Car Safety Innovations Through the Decades

 
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Karl Benz is credited with inventing the automobile in the mid-1880s. It was little more than a seat, three wheels, and an internal combustion engine. It was so bare-bones in fact, that when Karl’s wife Bertha attempted the first long-distance trip with the car, 66 miles, she made a number of technical improvements along the way. She even made a major safety innovation, adding leather to the brake blocks. Since then, there have been a number of major safety innovations, including

  • More Brakes
  • Shatter-Resistant Windows
  • Seatbelts
  • Scientific Safety Testing
  • Airbags
  • Computer-Assisted Safety Features

Car safety innovations of the 1920s

One of the major innovations of the 1920s was the switch from two-wheel brakes to four-wheel brakes. This shift occurred after it became widely-accepted that car design could contribute to accidents or accident prevention. Prior to that time, many people championed the idea that driver education, law enforcement, and road design could be used to prevent all road accidents.

Another major safety innovation of the 20s was driven by the injuries caused by glass shards, shatter-resistant glass. Early experimentations included doing things like ebbing horizontal wire through the glass to minimize shattering during accidents. Eventually, companies began making windshields out of layers of glass with celluloid in between them to prevent dangerous shattering.

Car safety innovations of the 1930s

The 1930s saw the invention of a safety feature most drivers are personally familiar with, Driver’s Education. Invented in Pennsylvania, Driver’s Ed has taken a number of forms over the years. Initially, demand was low, so there was more individualized instruction. As the number of students increased, classroom learning became more prominent. There were even driving simulators developed by insurance companies for student to use to practice.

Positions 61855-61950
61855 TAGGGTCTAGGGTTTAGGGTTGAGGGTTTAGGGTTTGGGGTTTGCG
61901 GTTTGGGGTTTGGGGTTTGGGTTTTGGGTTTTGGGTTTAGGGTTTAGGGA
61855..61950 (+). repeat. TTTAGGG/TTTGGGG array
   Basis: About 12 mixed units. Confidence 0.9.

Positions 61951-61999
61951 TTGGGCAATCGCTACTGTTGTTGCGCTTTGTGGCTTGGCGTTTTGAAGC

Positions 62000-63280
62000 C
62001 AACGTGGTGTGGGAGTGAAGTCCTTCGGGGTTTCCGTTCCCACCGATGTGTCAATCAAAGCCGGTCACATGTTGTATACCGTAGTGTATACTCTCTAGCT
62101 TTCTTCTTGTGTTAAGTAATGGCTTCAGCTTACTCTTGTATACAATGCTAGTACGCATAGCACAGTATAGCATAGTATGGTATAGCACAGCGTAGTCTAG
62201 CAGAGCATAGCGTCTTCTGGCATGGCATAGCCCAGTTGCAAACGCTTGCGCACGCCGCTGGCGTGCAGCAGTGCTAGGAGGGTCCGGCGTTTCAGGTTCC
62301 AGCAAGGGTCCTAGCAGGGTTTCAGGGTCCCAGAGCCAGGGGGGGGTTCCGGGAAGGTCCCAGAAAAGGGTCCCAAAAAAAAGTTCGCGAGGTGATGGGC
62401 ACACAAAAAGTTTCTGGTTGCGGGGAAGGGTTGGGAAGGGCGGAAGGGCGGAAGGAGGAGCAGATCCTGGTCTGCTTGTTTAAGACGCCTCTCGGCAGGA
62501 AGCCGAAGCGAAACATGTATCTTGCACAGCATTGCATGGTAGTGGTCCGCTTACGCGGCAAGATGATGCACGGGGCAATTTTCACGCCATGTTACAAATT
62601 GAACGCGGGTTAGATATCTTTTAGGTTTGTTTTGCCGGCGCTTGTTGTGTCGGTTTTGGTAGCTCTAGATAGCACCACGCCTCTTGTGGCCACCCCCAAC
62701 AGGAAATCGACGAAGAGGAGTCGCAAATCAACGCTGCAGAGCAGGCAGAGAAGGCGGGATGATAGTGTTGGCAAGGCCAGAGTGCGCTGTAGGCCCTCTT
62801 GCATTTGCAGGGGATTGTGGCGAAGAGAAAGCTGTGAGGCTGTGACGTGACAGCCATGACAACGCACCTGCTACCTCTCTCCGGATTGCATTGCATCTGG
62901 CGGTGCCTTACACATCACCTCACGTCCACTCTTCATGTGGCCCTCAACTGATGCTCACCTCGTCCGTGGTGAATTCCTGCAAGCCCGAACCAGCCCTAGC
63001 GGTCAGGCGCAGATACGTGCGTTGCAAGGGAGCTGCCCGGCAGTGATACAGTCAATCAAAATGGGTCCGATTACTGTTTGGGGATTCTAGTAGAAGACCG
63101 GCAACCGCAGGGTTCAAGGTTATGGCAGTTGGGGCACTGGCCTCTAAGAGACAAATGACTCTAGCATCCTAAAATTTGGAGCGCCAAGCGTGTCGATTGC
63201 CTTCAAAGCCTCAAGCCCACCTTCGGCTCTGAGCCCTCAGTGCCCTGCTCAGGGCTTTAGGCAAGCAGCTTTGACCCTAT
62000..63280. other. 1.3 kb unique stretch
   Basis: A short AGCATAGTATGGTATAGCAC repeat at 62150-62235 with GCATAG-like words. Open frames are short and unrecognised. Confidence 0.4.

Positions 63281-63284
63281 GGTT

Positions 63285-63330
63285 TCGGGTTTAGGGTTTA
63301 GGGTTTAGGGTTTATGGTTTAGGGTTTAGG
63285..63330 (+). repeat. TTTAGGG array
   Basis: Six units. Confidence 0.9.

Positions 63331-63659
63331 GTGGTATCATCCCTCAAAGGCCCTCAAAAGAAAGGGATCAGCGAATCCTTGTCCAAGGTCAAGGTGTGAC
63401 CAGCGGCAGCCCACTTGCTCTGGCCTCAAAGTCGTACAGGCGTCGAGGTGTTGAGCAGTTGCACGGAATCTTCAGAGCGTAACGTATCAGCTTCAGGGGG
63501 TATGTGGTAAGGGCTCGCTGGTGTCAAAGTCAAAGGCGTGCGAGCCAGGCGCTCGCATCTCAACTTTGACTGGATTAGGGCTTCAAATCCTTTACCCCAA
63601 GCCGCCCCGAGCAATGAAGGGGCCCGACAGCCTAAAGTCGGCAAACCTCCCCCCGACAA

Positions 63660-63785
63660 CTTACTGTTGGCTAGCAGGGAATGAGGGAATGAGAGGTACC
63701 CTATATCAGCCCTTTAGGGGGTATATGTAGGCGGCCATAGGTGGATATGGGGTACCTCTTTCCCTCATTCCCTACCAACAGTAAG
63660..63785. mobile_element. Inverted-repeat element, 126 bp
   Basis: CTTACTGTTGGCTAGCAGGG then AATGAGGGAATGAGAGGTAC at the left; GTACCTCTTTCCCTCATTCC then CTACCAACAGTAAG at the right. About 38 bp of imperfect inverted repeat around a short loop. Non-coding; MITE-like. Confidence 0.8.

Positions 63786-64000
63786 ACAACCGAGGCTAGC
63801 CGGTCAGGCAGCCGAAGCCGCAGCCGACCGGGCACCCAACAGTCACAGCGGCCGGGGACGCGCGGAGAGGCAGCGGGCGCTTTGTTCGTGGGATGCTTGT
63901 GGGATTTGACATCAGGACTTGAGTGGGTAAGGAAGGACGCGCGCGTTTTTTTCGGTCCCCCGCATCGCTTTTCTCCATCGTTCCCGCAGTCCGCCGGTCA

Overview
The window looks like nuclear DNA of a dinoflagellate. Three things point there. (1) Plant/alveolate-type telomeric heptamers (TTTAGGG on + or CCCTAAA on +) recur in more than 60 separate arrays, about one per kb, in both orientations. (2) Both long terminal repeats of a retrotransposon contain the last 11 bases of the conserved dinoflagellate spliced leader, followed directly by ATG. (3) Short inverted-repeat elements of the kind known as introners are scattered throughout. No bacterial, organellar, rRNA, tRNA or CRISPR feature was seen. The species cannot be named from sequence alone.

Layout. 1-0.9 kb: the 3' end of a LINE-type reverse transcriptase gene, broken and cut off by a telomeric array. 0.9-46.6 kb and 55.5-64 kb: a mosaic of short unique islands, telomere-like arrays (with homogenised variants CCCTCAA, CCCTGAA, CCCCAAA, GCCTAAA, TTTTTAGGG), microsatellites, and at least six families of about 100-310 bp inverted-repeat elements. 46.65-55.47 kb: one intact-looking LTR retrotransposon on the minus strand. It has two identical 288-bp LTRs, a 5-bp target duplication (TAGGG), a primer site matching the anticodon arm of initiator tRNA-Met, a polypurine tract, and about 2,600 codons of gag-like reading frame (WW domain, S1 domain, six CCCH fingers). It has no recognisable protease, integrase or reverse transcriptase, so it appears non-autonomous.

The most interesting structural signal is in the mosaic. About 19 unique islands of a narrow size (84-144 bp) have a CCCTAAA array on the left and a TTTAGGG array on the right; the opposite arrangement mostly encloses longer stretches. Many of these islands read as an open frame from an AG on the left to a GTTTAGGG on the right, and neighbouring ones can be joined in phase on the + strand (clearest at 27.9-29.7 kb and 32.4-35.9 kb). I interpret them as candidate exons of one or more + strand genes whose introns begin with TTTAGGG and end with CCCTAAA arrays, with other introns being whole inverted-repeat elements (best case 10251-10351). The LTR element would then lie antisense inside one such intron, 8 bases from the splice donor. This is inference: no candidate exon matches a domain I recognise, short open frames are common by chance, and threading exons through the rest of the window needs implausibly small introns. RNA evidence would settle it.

Car safety innovations of the 1940s

The 1940s saw the wider availability of a number of features that we consider beyond standard, seatbelts and windshield wipers. These were introduced as part of the continuing effort to improve driver safety, though things like seatbelts wouldn’t be a mandatory feature in cars for some years. Some people didn’t even like seatbelts because it reminded them that car accidents were a real possibility.

Car safety innovations of the 1950s

The 1950s saw one of the most important innovations in car safety, crash testing. This included things like using crash test dummies to try to gauge the impact of crashes on drivers. Power steering was also introduced in the 1950s. Not exactly a safety feature, but being able to turn the car wheel easily does have a number of safety benefits. For example, it makes it easier to maneuver around obstacles.

Car safety innovations of the 1960s

In the 1960s, car safety innovations began dealing less with improving car construction and passenger restraint, and focus more on driver assistance. For example, in 1960, Charles Adler Jr. developed the Spaceometer. It was a device that showed the recommended number of car lengths drivers should keep from the car in front of them at a given speed. The first collapsible steering columns were also introduced during the 1960s. This was to reduce the likelihood that drivers would be crushed or impaled by their steering column during an accident.